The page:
The truth about his death is still unclear, but it is known that Draco was driven out of Athens by the Athenians to the neighbouring island of Aegina, where he spent the remainder of his life. The laws that he laid were the first written constitution of Athens. So that no one would be unaware of them, they were posted on wooden tablets, where they were preserved for two centuries on steles of the shape of three-sided pyramids; the tablets were called axones because they could be pivoted along the pyramid's axis to read any side. The constitution featured several major innovations: Instead of oral laws known to a special class, arbitrarily applied and interpreted, all laws were written, thus being made known to all literate citizens: "the constitution formed under Draco, when the first code of laws was drawn up"; the laws distinguish between involuntary homicide. The laws were harsh. For example, any debtor whose status was lower than that of his creditor was forced into slavery; the punishment was more lenient for those owing a debt to a member of a lower class.

The death penalty was the punishment for minor offences, such as stealing a cabbage. Concerning the liberal use of the death penalty in the Draconic code, Plutarch states: "It is said that Drakon himself, when asked why he had fixed the punishment of death for most offences, answered that he considered these lesser crimes to deserve it, he had no greater punishment for more important ones". All his laws were repealed by Solon in the early 6th century BC, with the exception of the homicide law. After much debate, the Athenians decided to revise the laws, including the homicide law, in 409 BC; the homicide law is a fragmented inscription but states that it is up to the victim's relatives to prosecute a killer. According to the preserved part of the inscription, unintentional homicides received a sentence of exile, it is not clear. In 409 BC, intentional homicide was punished by death, but Draco's law begins,'καὶ ἐὰμ μὲ ‘κ ρονοίς τε', ambiguous and difficult to translate. One possible translation offers, "Even if a man not intentionally kills another, he is exiled".

Draco introduced the lot-chosen Council of Four Hundred, distinct from the Areopagus, which evolved in constitutions to play a large role in Athenian democracy. Aristotle notes that Draco, while having the laws written legislated for an existing unwritten Athenian constitution such as setting exact qualifications for eligibility for office. Draco extended the franchise to all free men who could furnish themselves with a set of military equipment, they elected the Council of Four Hundred from among their number. Thus, in the event of their death, their estate could pass to a competent heir; these officers were required to hold to account the prytanes and hipparchoi of the preceding year until their accounts had been audited. "The Council of Areopagus was guardian of the laws, kept watch over the magistrates to see that they executed their offices in accordance with the laws. Any person who felt himself wronged might lay an information before the Council of Areopagus, on declaring what law was broken by the wrong done to him.

But, as has been said before, loans were secured upon the persons of the debtors, the land was in the hands of a few." Ancient Greek law Hammurabi, a Babylonian who wrote some of the earliest codes of law Cruel and unusual punishment Retributive justice List of Ancient Greeks List of eponymous laws Roisman and translated by J. C. Yardley, Ancient Greece from Homer to Alexander ISBN 1-4051-2776-7 Carawan, Edwin. Rhetoric and the Law of Draco. Oxford: Clarendon Press. ISBN 978-0-19-815086-2. Gagarin, Michael. Drakon and Early Athenian Homicide Law. New Haven: Yale University Press. ISBN 978-0-300-02627-6. Gagarin, Michael; the Cambridge Companion to Ancient Greek Law. Cambrid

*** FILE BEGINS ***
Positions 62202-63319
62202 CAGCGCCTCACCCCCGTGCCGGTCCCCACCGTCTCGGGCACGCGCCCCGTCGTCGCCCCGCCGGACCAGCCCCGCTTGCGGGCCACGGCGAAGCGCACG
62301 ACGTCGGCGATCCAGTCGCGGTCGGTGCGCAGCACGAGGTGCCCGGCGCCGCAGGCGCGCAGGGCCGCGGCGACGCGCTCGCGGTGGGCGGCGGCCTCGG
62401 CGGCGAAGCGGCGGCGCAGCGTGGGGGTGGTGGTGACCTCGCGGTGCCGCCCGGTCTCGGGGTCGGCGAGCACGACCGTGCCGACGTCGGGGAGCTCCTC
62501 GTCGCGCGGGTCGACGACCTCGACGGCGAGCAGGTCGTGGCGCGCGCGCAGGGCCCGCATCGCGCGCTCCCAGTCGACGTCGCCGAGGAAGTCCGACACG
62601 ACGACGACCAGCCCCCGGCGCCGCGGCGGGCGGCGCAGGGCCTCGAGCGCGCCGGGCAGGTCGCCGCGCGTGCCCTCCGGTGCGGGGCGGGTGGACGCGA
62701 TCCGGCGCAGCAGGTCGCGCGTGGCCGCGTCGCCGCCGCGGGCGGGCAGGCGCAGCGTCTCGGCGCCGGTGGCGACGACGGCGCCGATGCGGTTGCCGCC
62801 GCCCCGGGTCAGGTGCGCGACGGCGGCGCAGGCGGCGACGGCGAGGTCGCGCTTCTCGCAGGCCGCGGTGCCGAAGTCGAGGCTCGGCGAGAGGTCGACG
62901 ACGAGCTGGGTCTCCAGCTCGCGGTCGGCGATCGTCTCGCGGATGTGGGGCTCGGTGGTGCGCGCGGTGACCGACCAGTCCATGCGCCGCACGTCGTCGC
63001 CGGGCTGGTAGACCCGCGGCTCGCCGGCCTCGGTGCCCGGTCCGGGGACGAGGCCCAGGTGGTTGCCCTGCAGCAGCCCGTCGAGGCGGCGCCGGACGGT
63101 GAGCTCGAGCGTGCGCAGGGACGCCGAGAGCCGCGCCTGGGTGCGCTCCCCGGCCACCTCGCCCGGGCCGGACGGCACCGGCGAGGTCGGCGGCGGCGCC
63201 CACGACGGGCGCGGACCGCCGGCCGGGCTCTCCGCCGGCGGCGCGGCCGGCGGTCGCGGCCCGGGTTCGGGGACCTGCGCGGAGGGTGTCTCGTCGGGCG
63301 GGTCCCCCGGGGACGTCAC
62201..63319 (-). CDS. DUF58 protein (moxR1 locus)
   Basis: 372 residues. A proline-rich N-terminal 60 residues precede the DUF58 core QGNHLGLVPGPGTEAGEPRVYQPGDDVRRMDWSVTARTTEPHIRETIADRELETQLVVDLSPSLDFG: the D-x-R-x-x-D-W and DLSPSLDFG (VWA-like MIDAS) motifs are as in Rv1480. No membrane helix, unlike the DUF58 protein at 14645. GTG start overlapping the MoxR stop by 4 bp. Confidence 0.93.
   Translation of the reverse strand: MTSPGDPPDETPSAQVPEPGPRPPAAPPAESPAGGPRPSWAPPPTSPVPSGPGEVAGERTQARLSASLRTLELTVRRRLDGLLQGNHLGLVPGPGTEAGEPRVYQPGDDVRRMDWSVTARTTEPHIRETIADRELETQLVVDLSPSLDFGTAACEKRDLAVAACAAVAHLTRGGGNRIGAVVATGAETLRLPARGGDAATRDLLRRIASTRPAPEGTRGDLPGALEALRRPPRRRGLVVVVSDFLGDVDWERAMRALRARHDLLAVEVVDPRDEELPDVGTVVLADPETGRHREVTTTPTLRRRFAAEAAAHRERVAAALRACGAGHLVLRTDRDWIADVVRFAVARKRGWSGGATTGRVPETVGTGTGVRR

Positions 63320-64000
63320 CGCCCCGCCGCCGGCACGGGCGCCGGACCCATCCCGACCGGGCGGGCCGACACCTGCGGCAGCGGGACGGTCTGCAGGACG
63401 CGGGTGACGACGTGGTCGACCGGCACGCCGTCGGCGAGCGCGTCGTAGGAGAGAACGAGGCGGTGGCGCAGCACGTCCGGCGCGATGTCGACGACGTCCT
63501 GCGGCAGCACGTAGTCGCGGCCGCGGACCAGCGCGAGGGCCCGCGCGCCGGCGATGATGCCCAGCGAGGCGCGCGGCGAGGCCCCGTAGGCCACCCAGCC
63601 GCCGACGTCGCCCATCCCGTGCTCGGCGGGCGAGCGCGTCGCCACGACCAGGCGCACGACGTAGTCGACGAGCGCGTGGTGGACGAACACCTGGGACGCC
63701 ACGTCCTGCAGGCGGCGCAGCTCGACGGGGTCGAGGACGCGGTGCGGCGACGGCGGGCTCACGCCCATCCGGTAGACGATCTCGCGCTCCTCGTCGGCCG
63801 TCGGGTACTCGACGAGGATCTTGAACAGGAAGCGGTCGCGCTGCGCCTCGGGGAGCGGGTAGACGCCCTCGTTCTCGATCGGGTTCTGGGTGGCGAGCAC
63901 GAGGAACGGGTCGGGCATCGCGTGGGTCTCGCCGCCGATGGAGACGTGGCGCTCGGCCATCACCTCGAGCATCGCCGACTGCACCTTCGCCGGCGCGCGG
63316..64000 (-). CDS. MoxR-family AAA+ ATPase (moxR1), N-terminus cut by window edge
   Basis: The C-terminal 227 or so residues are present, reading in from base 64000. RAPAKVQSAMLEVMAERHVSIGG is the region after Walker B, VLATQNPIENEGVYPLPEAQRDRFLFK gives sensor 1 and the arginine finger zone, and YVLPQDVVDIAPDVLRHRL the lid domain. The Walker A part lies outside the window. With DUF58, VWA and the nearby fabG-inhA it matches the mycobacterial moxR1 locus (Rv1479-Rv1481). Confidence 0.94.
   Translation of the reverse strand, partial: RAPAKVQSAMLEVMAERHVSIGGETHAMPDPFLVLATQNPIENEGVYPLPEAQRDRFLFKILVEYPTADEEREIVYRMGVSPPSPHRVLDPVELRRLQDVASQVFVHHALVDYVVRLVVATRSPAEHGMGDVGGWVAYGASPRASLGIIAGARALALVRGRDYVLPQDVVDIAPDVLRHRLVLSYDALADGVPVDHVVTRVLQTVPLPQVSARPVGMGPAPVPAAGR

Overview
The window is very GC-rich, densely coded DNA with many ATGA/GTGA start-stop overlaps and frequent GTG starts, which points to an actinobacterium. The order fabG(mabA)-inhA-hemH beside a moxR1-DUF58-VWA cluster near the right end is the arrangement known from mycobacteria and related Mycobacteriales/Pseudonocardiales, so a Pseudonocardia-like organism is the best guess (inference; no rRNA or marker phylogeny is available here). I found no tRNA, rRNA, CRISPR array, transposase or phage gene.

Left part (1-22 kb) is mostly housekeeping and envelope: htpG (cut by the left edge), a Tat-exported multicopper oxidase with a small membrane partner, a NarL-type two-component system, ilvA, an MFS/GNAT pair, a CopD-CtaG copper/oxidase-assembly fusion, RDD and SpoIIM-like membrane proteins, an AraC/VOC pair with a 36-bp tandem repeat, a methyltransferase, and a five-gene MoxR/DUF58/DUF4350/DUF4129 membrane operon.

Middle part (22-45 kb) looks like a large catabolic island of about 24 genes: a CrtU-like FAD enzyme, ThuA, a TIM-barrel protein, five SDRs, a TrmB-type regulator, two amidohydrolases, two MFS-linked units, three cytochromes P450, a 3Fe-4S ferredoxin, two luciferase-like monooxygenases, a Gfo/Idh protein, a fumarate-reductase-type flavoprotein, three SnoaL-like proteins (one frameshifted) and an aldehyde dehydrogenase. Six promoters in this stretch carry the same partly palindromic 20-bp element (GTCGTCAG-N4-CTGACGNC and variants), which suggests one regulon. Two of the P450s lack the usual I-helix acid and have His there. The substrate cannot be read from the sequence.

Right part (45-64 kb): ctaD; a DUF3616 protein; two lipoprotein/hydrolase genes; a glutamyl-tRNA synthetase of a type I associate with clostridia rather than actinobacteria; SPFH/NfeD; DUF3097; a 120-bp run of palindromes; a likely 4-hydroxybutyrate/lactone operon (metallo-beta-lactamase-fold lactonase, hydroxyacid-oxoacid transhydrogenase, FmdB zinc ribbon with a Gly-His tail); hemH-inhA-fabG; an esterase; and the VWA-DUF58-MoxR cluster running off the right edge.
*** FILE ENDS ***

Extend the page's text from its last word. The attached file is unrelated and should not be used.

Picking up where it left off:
Lucian Newhall House (Lynn, Massachusetts)

The Lucian Newhall House is a historic house at 84 Nahant Street in Lynn, Massachusetts. Built in 1866 for a prominent local businessman, it is a high-quality example of Second Empire architecture, it was listed on the National Register of Historic Places in 1985, included in the Diamond Historic District in 1996. The Lucian Newhall House stands in Lynn's Diamond District, a residential area where the city's elite lived during the period of historical significance; the house stands at the northeast corner of Nahant and Ocean Streets, presenting finished facades to both streets. It is a 2-1/2 story wood frame structure, with a flared mansard roof. At the center of the roof is a square cupola with three round-arch windows on each side, a broad-eaved hip-roof with an elaborate bracketed cornice; the building corners have wooden block quoining, eaves--like those of the cupola--adorned with an elaborated bracketed cornice. The house's Nahant Street facade is three bays wide, with single-story projecting bays flanking a center entrance.

The entrance is sheltered by an elaborate porch, joined to the roofs of the flanking bays and topped by a third projecting bay. Dormers with elaborate window-surrounds encompass round-arch windows, the center of which has a double window and is recessed; the Ocean Street facade of the house has a similar plan and decoration, but its ground-floor bays are rectangular, its three roof dormers identical. The house was built in 1866 for a descendant of early Lynn settlers. Newhall was one of the first local businessmen to establish a shoe factory in the city's Central Business District, remained in the shoe business until 1875. Newhall's house is one of the most visually prominent in the Diamond District. A common mis-spelling of "Lucian" is as "Lucien". National Register of Historic Places listings in Lynn, Massachusetts National Register of Historic Places listings in Essex County, Massachusetts